The Fourth Trimester
Updated: Dec 7, 2019
You've survived the morning sickness of the first trimester. Delighted in the first kicks, glowing skin and glossy hair of the second trimester. And waddled your way through the third trimester while trying not to piss your pants every time you cough/sneeze or move too quickly. Now imagine running an entire marathon and then still having to show up at work the next day while enduring the worst period of your life and that's pretty much how the fourth trimester feels. The fourth trimester is the one that nobody tells you about, lasting from birth up until your baby is around 3 months old. It's a complete and utter whirlwind of roller-coaster hormones, sleep deprivation and changes that nobody can ever prepare you for. So here's a few important things to remember to help you along your way.
It's OK to not love every second of motherhood
All the magazines and perfectly edited social media posts can lead you to believe that all mothers are in a constant state of euphoric bliss and one I-just-love-my-baby-so-much moment after another, but let's be honest, having a newborn turns your world completely upside down. It can be relentless, stressful, overwhelming, all consuming and just a little bit shit at times. And you know what? It's OK (and totally normal) to feel like that.
Of course, if you ever feel like you're struggling or not enjoying your baby at all, then it's important to seek help and advice from your midwife, health visitor or GP about the possibility of postpartum depression. You will be surprised how quickly it can creep up on you. It's quite often said that 'everyone wants to hold the baby, but who holds the mother?' and that's true. You go 9 months of your pregnancy with everyone asking how you are, to all of a sudden feeling like nobody cares or notices once the baby arrives. Ask for help if you need it. Take care of yourself mama.
You're never alone, but you're lonely
Nobody ever tells you how lonely it can feel. Which is odd considering you are never alone. Once all the visitors die down and your partner goes back to work, it's then just you and your baby and at times that can feel like the loneliest place on Earth. Your days (and nights) revolve around feeds, nappy changes and constant irrational worries about whether or not your baby is feeding enough, sleeping enough or sleeping too much and whether or not you are doing things all wrong... You get the gist. It's easy to lose sight of who you were before you became a mother.
My best piece of advice to you is to get out of the house. I know it can feel scary and overwhelming at first but I promise you it will make the world of difference just going to a baby group or two. There's often free tea, coffee and biscuits there along with many other new mums who are probably feeling exactly the same way.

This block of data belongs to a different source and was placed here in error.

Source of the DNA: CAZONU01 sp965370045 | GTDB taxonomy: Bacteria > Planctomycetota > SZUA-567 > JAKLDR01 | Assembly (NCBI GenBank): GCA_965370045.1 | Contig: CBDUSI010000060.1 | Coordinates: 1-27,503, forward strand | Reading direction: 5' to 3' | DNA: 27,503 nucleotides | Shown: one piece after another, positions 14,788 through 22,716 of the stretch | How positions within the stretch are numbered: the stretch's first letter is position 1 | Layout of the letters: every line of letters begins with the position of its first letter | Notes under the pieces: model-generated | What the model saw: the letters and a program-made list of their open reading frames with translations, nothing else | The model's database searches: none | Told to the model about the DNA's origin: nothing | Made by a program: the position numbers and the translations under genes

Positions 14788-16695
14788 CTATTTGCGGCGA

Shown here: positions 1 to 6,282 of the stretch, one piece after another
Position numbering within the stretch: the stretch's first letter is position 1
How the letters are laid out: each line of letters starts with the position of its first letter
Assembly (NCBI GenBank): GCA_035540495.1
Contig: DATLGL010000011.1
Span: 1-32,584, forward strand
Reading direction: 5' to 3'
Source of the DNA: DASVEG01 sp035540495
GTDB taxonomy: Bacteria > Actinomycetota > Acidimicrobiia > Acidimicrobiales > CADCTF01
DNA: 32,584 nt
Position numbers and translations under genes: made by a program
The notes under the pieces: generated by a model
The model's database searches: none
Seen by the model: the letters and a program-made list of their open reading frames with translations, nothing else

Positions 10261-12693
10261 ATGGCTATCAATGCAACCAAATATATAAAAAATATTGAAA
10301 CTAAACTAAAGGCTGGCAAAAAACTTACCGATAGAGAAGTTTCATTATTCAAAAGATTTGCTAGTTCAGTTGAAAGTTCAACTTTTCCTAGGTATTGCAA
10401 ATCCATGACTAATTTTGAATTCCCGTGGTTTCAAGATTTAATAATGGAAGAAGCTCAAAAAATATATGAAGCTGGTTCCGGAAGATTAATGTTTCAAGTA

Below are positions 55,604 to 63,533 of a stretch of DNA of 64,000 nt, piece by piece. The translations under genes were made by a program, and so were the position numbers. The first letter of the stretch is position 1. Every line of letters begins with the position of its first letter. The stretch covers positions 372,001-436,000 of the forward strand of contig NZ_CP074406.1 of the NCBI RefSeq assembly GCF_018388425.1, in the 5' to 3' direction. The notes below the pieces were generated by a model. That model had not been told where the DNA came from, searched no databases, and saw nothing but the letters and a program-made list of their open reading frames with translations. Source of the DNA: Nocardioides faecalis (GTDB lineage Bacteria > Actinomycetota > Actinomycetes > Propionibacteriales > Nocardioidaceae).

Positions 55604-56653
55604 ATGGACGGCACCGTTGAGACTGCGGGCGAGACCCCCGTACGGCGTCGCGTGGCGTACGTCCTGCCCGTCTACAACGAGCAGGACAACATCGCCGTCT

You will be forever changing nappies, and not just the baby
As if childbirth and sleep deprivation wasn't enough to contend with, you will also need to prepare yourself for quite possibly the worst period of your life. Your bathroom may as well resemble a scene from the film 'Carrie' and your sanitary pads look more like super-king size mattresses. After recently having my third child, I quickly realised there was no shame in skipping the maternity pads altogether in the beginning and just wearing the Tena Lady Pants AKA adult nappies. They were a game changer and a lot more comfortable than having a mattress between your legs!
Postpartum bleeding, or lochia can last up to 6 weeks however the amount of bleeding does begin to reduce after around 10 days. It's also normal to experience an increase in bleeding in the early days when you are moving around more and can be a sign that you are doing a bit too much. If this happens, try to take it easy - put your feet up mama and rest. You just birthed a tiny human after all.
The days are short but the nights are long
How many times have you heard this saying and not quite understood the meaning? If you decide to breastfeed, you will become all too familiar with 'cluster feeding'. Breastfed babies feed often, especially in the early weeks to months and so they need to teach your body exactly how much milk to make to enable them to grow and develop. Clever huh? Cluster feeding can often coincide with your babies 'fussy time' or them just wanting to be closer to you and unfortunately for your sleep, this often tends to be more frequent at night. It's easy to feel as though your baby is feeding constantly while you sit in silence at 3am seething at your snoring partners useless nipples. It's as if you are the only one on the planet still awake and with what feels like no chance to ever catch up on sleep, I have often sat and cried tears of sheer exhaustion as my baby stirred again just an hour later for another feed. But, it is not forever and it will pass. The days will indeed feel short and will fly by and before you know it, you will begin to miss those middle of the night feeds, the cuddles, the sharing of secrets. Your partner may not miss the endless invoices though from all the online shopping to keep yourself awake!
You've got this mama!
The most important thing above anything else to remember is, you can do this! You will most definitely have times when you will doubt yourself like never before and feel totally overwhelmed, frustrated and stressed, and that's normal. But please just remind yourself every once in a while that you are doing a great job. Even when you don't feel as though you are....trust me, you've got this mama! Your body grew and birthed a baby! You are a superhero!